Why is Pepys famous?
Who was Samuel Pepys?
Samuel Pepys (you say PEEPS) lived more than 300 years ago. He worked for the British government, and did much to make the Royal Navy better. However, he is famous because he wrote a diary.
Why is his diary famous?
Pepys started his diary in 1660. He went on writing it until 1669. It's full of information, because Pepys was interested in everything around him. He wrote about London, his home, his wife, his friends, about great events such as the Great Fire, and about himself.
The young Samuel
Where was Pepys born?
Samuel Pepys was born in London in February 1633. His father was a tailor, who had moved to the city from the country to find work. His mother was a butcher's daughter. The Pepys family was not rich. However, Pepys did have rich relatives, and that helped him later.
Going to school
Young Samuel went to St Paul's School, one of the best schools in London. When he was 17, he went to Cambridge University. While a student there, he got into trouble for drinking too much!
Marriage and illness
In 1655, Samuel married. His wife Elizabeth was only 15. Her family had come to England from France, as refugees.
In 1658, Samuel had an operation on his bladder. It was dangerous, and painful. He was thankful to get well again.
Pepys grew up in troubled times. There was a Civil War between King and Parliament. In 1649 King Charles I had his head cut off. For a few years, Oliver Cromwell ruled England. From 1660 there was a King again, this time Charles II.
An office job
Pepys went to work as a clerk in a government office. He was lucky to have a rich relative, the Earl of Sandwich, who was an admiral. Having a lord in the family helped him get a good job!
At first Samuel and Elizabeth were quite poor. Elizabeth did the washing and carried coal for the fire. Later when Samuel was well-paid, they had servants to do the housework.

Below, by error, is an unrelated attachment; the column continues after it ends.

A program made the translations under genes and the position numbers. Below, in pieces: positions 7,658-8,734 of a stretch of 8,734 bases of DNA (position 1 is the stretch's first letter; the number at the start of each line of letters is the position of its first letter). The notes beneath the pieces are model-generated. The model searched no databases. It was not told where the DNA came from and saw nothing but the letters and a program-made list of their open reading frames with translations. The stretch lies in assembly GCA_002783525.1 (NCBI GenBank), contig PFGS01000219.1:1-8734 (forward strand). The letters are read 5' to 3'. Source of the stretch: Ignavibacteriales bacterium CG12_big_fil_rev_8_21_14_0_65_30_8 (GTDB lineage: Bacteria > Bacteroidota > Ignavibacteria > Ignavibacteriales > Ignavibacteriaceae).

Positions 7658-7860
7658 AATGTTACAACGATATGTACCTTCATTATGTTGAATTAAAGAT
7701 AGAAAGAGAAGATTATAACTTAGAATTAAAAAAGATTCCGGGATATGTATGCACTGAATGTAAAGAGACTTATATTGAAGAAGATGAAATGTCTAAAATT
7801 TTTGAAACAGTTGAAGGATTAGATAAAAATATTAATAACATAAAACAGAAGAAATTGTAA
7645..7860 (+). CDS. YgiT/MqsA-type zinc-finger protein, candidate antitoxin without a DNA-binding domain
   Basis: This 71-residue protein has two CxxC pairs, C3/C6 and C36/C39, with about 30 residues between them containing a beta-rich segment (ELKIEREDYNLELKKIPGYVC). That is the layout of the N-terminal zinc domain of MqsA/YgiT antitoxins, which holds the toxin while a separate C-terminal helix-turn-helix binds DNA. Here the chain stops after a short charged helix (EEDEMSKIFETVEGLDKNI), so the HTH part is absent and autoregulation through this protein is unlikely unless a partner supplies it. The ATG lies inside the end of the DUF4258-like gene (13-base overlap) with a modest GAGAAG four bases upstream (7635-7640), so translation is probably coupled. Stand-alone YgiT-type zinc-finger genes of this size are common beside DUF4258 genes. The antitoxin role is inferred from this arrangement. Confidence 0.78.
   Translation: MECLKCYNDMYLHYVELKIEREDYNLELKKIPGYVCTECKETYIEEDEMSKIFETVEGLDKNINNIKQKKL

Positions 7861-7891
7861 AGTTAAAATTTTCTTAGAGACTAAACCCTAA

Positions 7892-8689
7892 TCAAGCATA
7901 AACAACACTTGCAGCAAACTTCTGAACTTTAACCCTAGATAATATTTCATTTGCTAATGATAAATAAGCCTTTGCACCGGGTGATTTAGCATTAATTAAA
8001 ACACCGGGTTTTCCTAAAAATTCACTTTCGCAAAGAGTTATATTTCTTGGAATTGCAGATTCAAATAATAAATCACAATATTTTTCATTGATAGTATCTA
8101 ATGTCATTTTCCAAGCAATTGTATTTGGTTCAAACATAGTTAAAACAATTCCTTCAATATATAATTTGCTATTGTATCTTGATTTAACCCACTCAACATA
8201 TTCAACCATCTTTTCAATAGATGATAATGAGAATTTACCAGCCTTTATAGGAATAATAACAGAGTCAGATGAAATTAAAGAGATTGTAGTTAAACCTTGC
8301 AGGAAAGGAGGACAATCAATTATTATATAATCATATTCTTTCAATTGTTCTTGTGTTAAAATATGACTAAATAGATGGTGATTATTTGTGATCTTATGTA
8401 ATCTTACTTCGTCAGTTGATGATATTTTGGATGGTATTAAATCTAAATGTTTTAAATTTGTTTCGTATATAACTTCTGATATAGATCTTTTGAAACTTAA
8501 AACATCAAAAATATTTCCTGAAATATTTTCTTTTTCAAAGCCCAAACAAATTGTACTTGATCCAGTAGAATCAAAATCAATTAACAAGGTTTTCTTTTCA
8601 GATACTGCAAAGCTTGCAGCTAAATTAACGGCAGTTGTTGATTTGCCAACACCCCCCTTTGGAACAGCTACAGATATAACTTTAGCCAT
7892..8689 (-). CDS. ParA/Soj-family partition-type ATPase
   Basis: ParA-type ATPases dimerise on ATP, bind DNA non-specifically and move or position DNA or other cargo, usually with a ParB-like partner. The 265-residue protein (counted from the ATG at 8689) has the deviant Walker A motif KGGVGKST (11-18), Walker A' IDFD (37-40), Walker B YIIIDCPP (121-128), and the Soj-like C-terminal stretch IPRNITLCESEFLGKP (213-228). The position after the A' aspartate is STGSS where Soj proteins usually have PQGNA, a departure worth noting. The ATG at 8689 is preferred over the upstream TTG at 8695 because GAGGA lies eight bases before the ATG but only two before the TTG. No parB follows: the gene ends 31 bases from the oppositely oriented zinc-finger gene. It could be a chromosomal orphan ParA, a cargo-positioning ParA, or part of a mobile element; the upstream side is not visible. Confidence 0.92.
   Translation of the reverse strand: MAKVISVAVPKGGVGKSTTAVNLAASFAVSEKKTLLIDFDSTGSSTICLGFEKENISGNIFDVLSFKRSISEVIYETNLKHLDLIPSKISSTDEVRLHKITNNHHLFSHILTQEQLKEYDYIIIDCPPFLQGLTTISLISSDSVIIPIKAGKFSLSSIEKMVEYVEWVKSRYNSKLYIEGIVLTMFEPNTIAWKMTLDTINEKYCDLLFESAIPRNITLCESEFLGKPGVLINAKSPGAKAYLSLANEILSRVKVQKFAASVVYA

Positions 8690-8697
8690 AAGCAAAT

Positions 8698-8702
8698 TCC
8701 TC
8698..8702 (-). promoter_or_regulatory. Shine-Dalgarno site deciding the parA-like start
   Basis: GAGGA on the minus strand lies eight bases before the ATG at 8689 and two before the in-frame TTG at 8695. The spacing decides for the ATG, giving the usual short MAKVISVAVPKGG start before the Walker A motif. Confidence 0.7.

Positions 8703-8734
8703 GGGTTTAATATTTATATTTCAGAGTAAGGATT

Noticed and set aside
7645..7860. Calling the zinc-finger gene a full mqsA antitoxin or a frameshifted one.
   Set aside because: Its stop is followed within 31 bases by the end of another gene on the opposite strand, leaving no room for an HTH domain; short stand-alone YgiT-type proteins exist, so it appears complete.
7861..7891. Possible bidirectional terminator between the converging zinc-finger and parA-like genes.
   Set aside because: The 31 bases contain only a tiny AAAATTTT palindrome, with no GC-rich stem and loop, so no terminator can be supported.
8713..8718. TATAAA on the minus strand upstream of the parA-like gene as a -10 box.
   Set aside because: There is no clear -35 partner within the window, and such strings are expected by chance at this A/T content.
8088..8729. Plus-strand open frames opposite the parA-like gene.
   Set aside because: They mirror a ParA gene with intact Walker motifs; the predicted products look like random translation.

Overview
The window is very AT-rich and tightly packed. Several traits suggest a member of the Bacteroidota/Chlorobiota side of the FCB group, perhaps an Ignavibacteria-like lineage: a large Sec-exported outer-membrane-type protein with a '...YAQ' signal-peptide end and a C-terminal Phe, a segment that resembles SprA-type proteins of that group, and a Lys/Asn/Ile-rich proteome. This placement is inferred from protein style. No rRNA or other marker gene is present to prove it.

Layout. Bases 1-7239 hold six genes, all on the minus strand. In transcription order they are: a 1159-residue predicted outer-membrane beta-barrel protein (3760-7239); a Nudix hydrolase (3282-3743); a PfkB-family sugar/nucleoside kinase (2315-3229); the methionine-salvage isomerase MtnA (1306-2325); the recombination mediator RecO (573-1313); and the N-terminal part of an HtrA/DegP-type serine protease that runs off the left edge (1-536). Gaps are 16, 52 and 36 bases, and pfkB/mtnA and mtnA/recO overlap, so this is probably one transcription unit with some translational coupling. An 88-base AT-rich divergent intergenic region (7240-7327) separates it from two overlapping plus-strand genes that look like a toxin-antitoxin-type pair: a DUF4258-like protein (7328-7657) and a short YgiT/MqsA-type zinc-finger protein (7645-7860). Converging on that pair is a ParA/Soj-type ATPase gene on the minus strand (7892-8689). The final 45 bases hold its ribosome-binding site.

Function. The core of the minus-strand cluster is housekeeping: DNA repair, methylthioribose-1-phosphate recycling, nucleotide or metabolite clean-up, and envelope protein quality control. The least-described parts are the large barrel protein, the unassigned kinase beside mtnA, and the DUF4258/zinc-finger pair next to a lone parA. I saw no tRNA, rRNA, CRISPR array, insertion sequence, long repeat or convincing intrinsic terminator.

Pepys did not always behave. He drank too much wine. Sometimes he chased pretty women. Afterwards he wrote in his diary how bad he felt when he misbehaved.
The civil servant
Pepys was a civil servant. His job was to run the Navy - to make sure old ships were repaired, and new ships built properly. At first he was lazy, more interested in having fun!
Sometimes Pepys went to sea himself. In 1660, Pepys sailed in one of the ships that brought King Charles II back to England.
Running the Navy
The Navy was in a mess. Many ships were too rotten to go to sea and fight. Pepys saw this, and made up his mind to change things. He worked hard. He went to dockyards to see how ships were built. He learned all about the Navy. He even learned his times tables!
The Navy had only 30 battleships. When Pepys stopped work in 1689, it had 59 ships.
Pepys did not want people he knew to read his diary, so he kept his diary books safe.
A new watch
In his diary, Pepys often tells us how he felt.
He was proud of a new watch. It had an alarm, a new thing at that time. Pepys wrote in his diary that he kept taking his watch out to check the time and to show off. He was so pleased with it!
A country visitor